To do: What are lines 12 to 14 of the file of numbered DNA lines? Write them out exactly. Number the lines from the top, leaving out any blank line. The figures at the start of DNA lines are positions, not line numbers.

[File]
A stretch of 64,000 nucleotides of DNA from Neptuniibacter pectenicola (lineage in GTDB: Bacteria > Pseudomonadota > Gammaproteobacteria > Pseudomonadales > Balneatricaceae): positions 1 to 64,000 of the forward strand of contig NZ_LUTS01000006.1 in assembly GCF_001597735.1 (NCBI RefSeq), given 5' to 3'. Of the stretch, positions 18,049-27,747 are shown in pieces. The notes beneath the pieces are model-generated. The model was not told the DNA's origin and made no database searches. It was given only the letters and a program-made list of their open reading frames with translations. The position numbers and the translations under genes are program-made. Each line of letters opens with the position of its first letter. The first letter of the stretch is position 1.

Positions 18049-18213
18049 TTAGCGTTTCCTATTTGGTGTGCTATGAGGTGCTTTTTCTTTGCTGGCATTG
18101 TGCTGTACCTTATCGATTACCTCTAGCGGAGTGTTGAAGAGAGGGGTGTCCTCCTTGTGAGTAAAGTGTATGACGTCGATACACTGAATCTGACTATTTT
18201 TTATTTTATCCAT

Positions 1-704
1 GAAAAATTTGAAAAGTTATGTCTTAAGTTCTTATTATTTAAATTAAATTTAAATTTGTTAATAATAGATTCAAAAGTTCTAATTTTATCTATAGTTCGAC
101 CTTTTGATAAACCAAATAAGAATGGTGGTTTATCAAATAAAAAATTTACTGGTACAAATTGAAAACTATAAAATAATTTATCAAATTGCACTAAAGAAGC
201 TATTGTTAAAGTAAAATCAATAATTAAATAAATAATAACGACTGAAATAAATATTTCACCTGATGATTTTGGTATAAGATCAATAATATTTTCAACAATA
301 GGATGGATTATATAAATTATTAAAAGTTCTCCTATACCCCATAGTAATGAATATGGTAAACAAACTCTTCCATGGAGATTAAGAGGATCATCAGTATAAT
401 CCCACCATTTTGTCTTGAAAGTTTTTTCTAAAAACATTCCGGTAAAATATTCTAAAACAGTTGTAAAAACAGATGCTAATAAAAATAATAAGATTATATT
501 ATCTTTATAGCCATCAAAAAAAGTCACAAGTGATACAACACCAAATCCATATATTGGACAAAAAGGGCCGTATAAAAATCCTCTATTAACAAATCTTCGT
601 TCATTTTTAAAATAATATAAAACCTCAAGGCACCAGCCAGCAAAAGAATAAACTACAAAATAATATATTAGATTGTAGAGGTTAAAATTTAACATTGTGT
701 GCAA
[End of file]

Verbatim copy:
501 ATCTTTATAGCCATCAAAAAAAGTCACAAGTGATACAACACCAAATCCATATATTGGACAAAAAGGGCCGTATAAAAATCCTCTATTAACAAATCTTCGT
601 TCATTTTTAAAATAATATAAAACCTCAAGGCACCAGCCAGCAAAAGAATAAACTACAAAATAATATATTAGATTGTAGAGGTTAAAATTTAACATTGTGT
701 GCAA